Press release

The message of the president, patron of the Seychelles Islands Foundation, on the 30th anniversary of Aldabra’s inscription as a UNESCO world heritage site

December 18, 2012

Aldabra is a source of pride for all Seychellois, one which we share with the people of the World.

Since it was declared a UNESCO World Heritage Site in November 1982, we have shared with the World, not just the incredible beauty of Aldabra but also the knowledge which has been gained from conserving, researching and exploring this incredible place.

This is the enduring success of Aldabra; that it is not just exquisitely beautiful, but that it has served as an unparalleled living laboratory, a vast ongoing example of evolutionary and biological processes in action.

It is impossible to put a price on the value of the protection afforded to Aldabra over the past three decades. But protection on paper alone is not enough. Simply receiving the status of a UNESCO World Heritage Site did not ensure the protection of Aldabra.

What has truly safeguarded this remarkable place, in the last thirty years and even before that, has been the tireless efforts and dedication of Seychelles’ conservationists, policy makers and their friends from across the globe.

As long ago as the 1870s, the father of the theory of evolution, Charles Darwin, was petitioning the British government for the protection of Aldabra and its Giant land tortoises. 80 years later, the most prominent environmentalist of his era, the great marine biologist and explorer Jacques Cousteau, sought to purchase Aldabra and safeguard it as a bastion of conservation and environmental research.

In more recent times, a debt of gratitude is owed to the members of the British Royal Society whose action and influence –while Aldabra still formed part of the British administered BIOT – helped ensure that Aldabra did not become a military base.

Our thanks are also due to the international academics who recognised and promoted Aldabra’s inestimable value, perhaps most notable amongst them, Prof David Stoddart.

However, the custodianship of Aldabra for thirty years has relied upon the hard work and commitment of a broad community of Seychellois conservationists. And I include in this group, not just the scientists and researchers who have studied the atoll’s ecological diversity, but also those who have worked on Aldabra as mechanics and skippers, field workers and cooks.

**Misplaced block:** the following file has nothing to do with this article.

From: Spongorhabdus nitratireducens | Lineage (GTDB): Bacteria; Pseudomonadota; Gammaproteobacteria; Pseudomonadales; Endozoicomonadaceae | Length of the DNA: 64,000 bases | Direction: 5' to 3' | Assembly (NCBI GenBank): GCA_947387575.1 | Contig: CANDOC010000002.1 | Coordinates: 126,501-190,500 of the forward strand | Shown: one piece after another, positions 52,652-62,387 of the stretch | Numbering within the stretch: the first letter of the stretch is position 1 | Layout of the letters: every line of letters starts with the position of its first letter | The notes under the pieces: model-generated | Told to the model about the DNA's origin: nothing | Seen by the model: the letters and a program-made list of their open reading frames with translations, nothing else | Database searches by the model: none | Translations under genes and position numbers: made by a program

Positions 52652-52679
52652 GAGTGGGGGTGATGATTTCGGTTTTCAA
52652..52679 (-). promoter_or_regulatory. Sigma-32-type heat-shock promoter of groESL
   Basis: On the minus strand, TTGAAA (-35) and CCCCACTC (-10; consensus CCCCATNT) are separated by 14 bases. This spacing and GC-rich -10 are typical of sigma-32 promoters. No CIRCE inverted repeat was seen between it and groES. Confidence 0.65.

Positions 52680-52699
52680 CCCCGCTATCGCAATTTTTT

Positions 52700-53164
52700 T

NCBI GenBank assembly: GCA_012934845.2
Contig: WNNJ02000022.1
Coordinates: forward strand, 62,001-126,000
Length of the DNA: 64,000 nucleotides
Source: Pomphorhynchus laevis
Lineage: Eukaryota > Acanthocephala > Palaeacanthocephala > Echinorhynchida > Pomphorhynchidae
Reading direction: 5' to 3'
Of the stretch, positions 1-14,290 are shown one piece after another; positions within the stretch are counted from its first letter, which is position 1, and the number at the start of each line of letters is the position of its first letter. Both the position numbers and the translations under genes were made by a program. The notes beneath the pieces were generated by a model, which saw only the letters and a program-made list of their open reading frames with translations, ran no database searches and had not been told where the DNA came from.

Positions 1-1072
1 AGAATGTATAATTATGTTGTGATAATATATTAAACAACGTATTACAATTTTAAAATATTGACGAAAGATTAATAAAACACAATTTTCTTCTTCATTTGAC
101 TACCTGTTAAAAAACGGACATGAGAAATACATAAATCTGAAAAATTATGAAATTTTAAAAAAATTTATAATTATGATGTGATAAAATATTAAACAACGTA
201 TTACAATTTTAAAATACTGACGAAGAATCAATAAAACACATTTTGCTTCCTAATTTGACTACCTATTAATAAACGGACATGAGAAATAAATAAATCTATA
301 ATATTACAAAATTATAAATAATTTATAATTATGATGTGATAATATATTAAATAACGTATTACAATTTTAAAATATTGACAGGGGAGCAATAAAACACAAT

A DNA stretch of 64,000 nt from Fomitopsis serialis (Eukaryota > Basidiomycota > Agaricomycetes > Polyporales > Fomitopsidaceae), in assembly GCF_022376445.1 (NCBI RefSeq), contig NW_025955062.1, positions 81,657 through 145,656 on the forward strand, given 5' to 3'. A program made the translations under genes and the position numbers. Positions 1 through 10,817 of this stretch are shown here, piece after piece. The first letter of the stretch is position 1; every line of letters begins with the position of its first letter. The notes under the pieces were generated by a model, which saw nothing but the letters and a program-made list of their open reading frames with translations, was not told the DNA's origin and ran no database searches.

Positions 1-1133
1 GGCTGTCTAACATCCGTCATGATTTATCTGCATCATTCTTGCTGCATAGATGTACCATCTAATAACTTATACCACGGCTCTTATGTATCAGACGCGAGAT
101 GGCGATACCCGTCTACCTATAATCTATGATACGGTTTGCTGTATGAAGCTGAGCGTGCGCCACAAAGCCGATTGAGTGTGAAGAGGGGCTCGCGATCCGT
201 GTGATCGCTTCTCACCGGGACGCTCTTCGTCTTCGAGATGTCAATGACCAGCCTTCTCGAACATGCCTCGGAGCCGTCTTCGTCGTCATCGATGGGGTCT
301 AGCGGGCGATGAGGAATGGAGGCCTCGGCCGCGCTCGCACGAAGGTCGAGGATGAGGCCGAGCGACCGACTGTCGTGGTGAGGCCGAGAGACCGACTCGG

We recognise them all as leaders in the conservation field, because without their efforts this unparalleled scientific opportunity would remain unstudied.

That the staff on Aldabra have achieved such a high degree of conservation success is due to the unparalleled expertise of the SIF Board, which guides their actions. The Board has a unique structure. Since its inception it has been made up of individuals at the head of their respective fields, both locally and internationally. This unique blend of international and national expertise has created a dynamic, insightful and principled organisation, entirely committed to the protection of Aldabra, and for that I thank the current members of the SIF Board and all those who have served before them.

As President of Seychelles I take enormous pride in my position as the patron of SIF. Created specifically to manage and research what would become Seychelles’ two World Heritage Sites, Aldabra and the Vallée de Mai, the SIF has achieved many remarkable successes.

Its custody of Aldabra has seen the number of nesting marine turtles reach record levels for the last 100 years, the population of giant land tortoises reach a secure, stable level and the Aldabra flightless rail reintroduced to its former range. In the last six months two remarkable landmark achievements have been attained: the atoll now generates over 100% of the electricity it consumes from solar energy panels, installed and brought on line in April; and the last of the invasive goats, introduced to the atoll over 100 years ago, has finally been eradicated, returning Aldabra to its natural, goat-free state.

Aldabra is an internationally recognised symbol of Seychelles’ environmental commitment. I am proud to be patron of SIF and I commend and congratulate the current SIF family, on Mahé, Praslin and Aldabra and I congratulate and thank the many, many people who, over the last thirty years have contributed to making Aldabra Africa’s oldest UNESCO Marine World Heritage Site and one of the most celebrated sites of outstanding importance in the World.